Neatly illustrating the power of collaboration to make the whole more than the sum of its parts, the choir from Harrop Fold School got the conference off to an uplifting start. Their powerful renditions of songs - One Vision, Ain’t No Mountain High Enough, and Ain’t No Stopping Us Now – gave clear messages to the audience. The focus of all our work is on young people. Their standing ovation was richly deserved.
With a fifth of the country’s looked after children based in the North West the keynote speaker, poet Lemn Sissay, was living proof of the importance of schools especially for the most vulnerable children. He gave a powerful rendition of his poem, Belong. Fostered and living in children’s homes, school was more regular than his home life. He spoke fondly of the headteacher who gave him a book of Merseybeat poetry, and his English teacher Mr Unsworth, who would critique his early poems after school and who attended Lemn’s recent inauguration as Chancellor of Manchester University. The influence of teachers.
The day was full of powerful ideas from practitioners from the North West region as well as national figures. Headteacher Drew Povey shared the relevance of Steve Covey’s phases of development, going from dependence to independence and ultimately interdependence, to the school-led system. David Watson, the North West representative on the Teaching School Council, spoke of the need to improve governance of teaching school alliances and for more people to step up to develop the school-led system.
Participants attended two from a selection of 15 interesting sessions on a range of topics, and they were able to see key points from others though the activity of the graphic facilitators, who made visual representations of many of the sessions to form a huge cartoon on the wall.
There were sessions on leadership, governance, structure, and capacity, with contributions from thinkers such as Joe Hallgarten, Robert Hill, Andy Kent and Sean Cavan. David Weston shared ideas on professional development, and there were examples of successful practice in assessment without levels as well as closing the gap from schools such as Sir William Stanier. Yasin Khan’s session on the “Prevent” strategy examined disturbing cases of young people who had been radicalised.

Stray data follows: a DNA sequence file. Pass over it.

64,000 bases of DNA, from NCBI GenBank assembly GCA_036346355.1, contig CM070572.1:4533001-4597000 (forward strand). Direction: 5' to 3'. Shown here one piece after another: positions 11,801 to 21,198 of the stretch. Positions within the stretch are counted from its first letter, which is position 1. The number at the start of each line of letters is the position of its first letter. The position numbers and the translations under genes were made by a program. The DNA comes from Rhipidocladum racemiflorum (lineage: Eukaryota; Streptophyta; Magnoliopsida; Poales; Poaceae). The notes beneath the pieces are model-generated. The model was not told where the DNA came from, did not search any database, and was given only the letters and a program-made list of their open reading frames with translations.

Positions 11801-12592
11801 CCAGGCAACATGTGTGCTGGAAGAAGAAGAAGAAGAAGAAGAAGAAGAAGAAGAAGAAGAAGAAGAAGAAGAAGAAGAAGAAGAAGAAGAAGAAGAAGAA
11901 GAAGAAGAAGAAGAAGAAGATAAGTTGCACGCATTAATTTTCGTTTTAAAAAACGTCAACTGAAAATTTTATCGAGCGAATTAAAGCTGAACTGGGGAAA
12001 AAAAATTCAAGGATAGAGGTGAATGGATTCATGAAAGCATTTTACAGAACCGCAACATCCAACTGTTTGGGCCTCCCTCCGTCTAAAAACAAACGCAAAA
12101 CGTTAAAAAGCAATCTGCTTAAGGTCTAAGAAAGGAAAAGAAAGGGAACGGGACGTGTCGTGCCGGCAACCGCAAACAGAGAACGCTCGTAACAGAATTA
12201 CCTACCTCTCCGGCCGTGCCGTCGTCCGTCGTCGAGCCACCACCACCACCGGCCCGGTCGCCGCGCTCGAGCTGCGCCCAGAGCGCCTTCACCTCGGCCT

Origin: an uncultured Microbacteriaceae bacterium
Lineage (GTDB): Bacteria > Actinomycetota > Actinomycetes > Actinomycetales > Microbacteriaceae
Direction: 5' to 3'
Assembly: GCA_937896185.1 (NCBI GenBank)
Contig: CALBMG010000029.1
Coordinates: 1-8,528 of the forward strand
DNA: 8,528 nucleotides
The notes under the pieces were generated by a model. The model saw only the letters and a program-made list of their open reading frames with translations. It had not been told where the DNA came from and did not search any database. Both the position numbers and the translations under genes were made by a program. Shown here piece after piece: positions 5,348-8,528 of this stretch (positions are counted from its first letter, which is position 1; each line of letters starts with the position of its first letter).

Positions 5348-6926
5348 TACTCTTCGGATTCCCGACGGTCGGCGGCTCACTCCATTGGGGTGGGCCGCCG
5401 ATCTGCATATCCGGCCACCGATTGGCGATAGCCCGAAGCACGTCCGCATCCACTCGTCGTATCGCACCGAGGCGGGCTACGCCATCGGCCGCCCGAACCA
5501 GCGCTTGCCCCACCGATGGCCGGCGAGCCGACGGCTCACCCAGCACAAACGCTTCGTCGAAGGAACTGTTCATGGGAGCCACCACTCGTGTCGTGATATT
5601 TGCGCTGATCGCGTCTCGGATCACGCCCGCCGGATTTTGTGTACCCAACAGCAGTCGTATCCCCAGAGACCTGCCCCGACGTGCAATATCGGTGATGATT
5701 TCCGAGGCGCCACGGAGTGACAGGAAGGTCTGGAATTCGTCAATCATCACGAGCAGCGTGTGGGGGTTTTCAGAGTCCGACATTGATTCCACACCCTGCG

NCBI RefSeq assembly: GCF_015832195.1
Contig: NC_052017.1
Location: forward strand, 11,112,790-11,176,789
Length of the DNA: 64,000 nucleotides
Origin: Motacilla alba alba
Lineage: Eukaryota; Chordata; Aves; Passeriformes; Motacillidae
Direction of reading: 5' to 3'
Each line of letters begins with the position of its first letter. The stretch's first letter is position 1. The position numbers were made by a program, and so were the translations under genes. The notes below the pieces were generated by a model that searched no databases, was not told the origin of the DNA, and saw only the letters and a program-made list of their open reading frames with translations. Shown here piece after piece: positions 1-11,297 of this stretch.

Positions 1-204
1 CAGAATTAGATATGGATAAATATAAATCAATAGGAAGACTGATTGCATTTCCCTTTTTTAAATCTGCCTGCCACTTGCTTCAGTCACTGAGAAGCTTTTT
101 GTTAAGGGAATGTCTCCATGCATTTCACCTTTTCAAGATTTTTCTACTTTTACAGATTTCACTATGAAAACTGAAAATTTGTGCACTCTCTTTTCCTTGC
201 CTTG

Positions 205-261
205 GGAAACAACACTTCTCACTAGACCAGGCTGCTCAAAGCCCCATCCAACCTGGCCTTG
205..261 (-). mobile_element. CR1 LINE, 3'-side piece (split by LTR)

Moving new knowledge and skills across the system was a key strand of the conference. Neuroscience is one area where relevant new discoveries are being made. Janet Rose’s session highlighted the importance of understanding how the brain works and develops, especially in relation to understanding children’s behaviour. While pseudo-science in this field has long plagued the education arena, major strides have now been made in, for example, understanding the role of mirror neurones in children’s socialisation.
The exhibitors at the conference showcased much that was innovative and useful, through systems such as Blippit, Tootoot and Filio, schemes such as Commander Joe’s, working with charities such as Rebuilding Schools Nepal, and drawing on information from The Key.
A fitting grand finale to the day was provided by a panel, whose distinguished members were Dr John Wm Stephens, Lead for Teaching Schools and School Improvement at NCTL; Lemn Sissay, keynote speaker; Frank Green, the National Schools Commissioner; and Professor Sam Twiselton, Director of Sheffield Institute of Education at Sheffield Hallam University. TV and Radio presenter Andy Crane skilfully managed the panel.
The audience shared their views on the panel questions by using electronic voting devices. The results were displayed instantly for all to see. A third of the audience used their votes to agree that the changes to the Ofsted inspection framework had made the organisation more credible to schools, but 30% asserted ‘I have no confidence in Ofsted at all’. Sam Twiselton described it rather forcefully as ‘a disease in the system’ and cited places such as Ontario where accountability worked well without such an inspection machine.
Considering the statement, ‘I feel confident in my role in developing character and resilience in children and young people’, 37% of the audience strongly agreed, 44% agreed and 12% somewhat agreed. After listening to the views of panellists, this changed to 45% strongly agreeing and 47% agreeing. Frank Green laid emphasis on teachers structuring what they do in a way that can develop not only the academic but also the physical and spiritual sides of young people. John Stephens spoke about the importance of fostering leadership in young people and encouraging them to take risks in order to develop resilience. He struck a warm note with his acknowledgement of the audience: “It is your day-to-day efforts that make the difference to young people”.
And in conclusion - after just days in his job as the new chair of the National College for Teaching and Leadership - Roger Pope congratulated the organisers, not only on what he described a splendid conference, but on schools in the North West for stepping up to take responsibility not just for their own children but for everyone’s. As the choir reminded us, there Ain’t No Stopping Us Now.
Dr Sara Bubb